In this article, I’ll be discussing some other requirements gathering methods that complement use case modeling and should be used to ensure your requirements gathering goes swimmingly (see Use Cases – an Introduction for more on use case modeling).
In particular, I’ll be mentioning storyboards, wireframes and prototypes.
I’ll also cover what level of quality and detail you should adopt when applying these techniques.
Finally, I’ll describe how you can use these documents alongside use case modeling.
Use cases are perfect, aren’t they?
You might ask why we would waste our time with other techniques for gathering functional requirements when we have the use case model. There is no approach that is foolproof and different people respond better to different techniques. Some people like very visual approaches and some are comfortable in the abstract. Others may prefer something very concrete and need something engaging and are easily distracted. The following techniques tend to be very visual, concrete and engaging. Use cases, on the other hand, are partly visual, not particularly engaging and somewhat abstract.
Why I am I wasting my time with use cases at all?
Storyboards were borrowed from the film and TV industry where a sequence of key events are drawn up that summarise the plot in a film. They are used to identify problems before significant investment is undertaken. They are used for the same reason in software development in that they can be produced quickly and at very low cost. They can be used to generate and explore alternatives or to test the feasibility of a specific approach. They appeal because they are very informal and the participants can agree what form it will take. For example, a number of ‘scenes’ may be sketched out exploring the customer experience for a specific project on a sequence of flipchart pages which would be tacked to the wall.
They will be produced in a workshop environment attended by the relevant stakeholders. They would appeal less to organisations that use only formal approaches but the benefits justify overcoming the initial period of discomfort.
Storyboards are not specific to user interfaces and could be equally used to describe a business process which includes the back office and other forms of interaction with the customer such as mail, email and telephone.
A wireframe is a bare user interface design that shows how the user interface will be constructed but without any focus on the aesthetics. It will be representative and won’t be a working system, just a sequence of screens that should be shown in a particular sequence. It allows the user to ‘see’ the system at minimal cost and to try variations quickly.
These can be generated using dedicated tools or general diagramming tools (e.g. Visio, MS Powerpoint) or using basic web pages.
This approach can be more formal than the storyboard and can be used in a workshop environment or in a one to one, interview-based approach. Obviously, it works only for requirements where a great deal of user interaction with a system is required,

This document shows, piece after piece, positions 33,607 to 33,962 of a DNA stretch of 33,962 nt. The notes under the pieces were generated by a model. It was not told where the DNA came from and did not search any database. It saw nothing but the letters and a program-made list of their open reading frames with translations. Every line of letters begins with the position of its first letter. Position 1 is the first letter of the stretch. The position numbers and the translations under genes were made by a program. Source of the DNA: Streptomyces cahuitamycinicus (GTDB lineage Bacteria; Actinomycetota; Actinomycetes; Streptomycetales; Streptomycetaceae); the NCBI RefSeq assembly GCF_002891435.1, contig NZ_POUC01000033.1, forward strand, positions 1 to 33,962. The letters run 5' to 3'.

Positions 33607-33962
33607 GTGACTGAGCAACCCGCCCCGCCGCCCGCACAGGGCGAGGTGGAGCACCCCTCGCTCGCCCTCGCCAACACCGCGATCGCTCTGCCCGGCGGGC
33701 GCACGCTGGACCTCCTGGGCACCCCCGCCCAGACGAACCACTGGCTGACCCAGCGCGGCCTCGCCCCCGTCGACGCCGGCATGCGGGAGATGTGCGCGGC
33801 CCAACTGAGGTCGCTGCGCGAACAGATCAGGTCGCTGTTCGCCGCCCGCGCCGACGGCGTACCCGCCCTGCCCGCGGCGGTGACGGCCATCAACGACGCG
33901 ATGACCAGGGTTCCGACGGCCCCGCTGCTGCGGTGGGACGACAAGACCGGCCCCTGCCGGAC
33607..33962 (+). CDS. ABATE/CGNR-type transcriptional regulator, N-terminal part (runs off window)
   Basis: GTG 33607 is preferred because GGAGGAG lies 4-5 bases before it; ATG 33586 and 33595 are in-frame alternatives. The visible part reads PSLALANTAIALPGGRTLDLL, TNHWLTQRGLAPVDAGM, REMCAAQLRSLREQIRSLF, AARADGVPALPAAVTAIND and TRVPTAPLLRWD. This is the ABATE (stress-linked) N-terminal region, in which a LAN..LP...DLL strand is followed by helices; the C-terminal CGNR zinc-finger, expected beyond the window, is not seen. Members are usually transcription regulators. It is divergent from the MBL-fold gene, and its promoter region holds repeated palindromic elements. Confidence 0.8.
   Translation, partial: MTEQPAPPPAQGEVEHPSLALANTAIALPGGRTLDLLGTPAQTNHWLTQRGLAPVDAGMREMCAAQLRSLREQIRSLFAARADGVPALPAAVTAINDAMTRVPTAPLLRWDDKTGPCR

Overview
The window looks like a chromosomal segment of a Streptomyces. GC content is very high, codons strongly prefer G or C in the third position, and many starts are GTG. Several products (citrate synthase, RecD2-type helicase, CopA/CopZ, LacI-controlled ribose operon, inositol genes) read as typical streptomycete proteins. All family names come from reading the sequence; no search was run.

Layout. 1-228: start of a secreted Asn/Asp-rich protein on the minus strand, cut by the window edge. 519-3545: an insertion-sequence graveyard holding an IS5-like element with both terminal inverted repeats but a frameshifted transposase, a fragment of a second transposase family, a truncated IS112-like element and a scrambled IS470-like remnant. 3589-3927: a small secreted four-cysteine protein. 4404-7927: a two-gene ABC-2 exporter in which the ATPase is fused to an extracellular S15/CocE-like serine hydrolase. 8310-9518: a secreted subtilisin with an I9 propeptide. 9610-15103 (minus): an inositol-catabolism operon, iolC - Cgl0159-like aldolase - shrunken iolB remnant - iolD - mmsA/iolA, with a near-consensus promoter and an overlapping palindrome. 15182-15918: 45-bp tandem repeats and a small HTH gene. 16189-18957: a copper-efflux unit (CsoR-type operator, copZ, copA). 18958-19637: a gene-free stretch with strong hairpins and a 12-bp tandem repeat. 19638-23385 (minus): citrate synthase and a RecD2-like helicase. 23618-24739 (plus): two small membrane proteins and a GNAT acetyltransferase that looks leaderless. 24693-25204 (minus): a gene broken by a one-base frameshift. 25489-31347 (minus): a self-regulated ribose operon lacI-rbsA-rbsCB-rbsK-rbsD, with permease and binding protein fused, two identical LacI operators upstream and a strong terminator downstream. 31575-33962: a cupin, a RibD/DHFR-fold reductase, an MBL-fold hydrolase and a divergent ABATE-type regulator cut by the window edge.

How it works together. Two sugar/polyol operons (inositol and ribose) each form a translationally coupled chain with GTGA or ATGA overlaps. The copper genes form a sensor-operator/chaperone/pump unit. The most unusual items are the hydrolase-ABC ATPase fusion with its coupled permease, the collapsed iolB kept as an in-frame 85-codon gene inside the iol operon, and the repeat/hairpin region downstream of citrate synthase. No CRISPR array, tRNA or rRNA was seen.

A prototype is a widely used term for a model that is not ‘production-ready’ (i.e. suitable for use in the target market) but can be used to run trials to test the product at reduced cost. In software development, there are a variety of different prototypes which serve different purposes and require differing degrees of investment in time and cost:
- throwaway prototype Minimal effort is involved in its production but it should be enough to bring the system to life to elicit the best responses from the users/business stakeholders.
It can vary from a series of hand drawn sketches (more akin to a wireframe) to a series of Powerpoint slides to lightweight web pages using real, example data
- evolutionary prototype This prototype is intended to elicit user feedback but it will also form the user interface for the final system so will not be discarded. This will, typically, take more effort to produce but the prototype will have greater value. It is only sensible to adopt this approach when the screen design has started to firm up, NOT when the project is in its first stages as there will be a lot of rework required.
- technical proof of concept prototype This is a prototype which is used to explore, for example, some key part of the architecture where there is high risk. It does not necessarily include a user interface element so would not be used alongside use case modeling. It is included here for completeness only
Where do use cases fit in?
All of these techniques can be used independently or alongside the use case model. They can bring to life the use cases which will deliver better responses from users who are not comfortable with abstract approaches. At the point it is necessary to agree or baseline the requirements, none of these approaches is suitable – the use case model includes business rules and descriptions of system behaviour which are concealed by any of these more visual approaches.
In addition, there are many other benefits offered by a use case model – for example, it can be a significant aid in planning and testing.
In summary, use case modeling is rarely a good method for gathering requirements in isolation.
There are several more visual, concrete and engaging approaches which add value to the requirements gathering approach and can be used alongside the use case model.
The approaches are – storyboards, wireframes and prototypes. They are all low cost and quick methods although the prototype can be more expensive if it is evolutionary.
Use cases can be used alongside but they will always be required when it comes to baselining the requirements.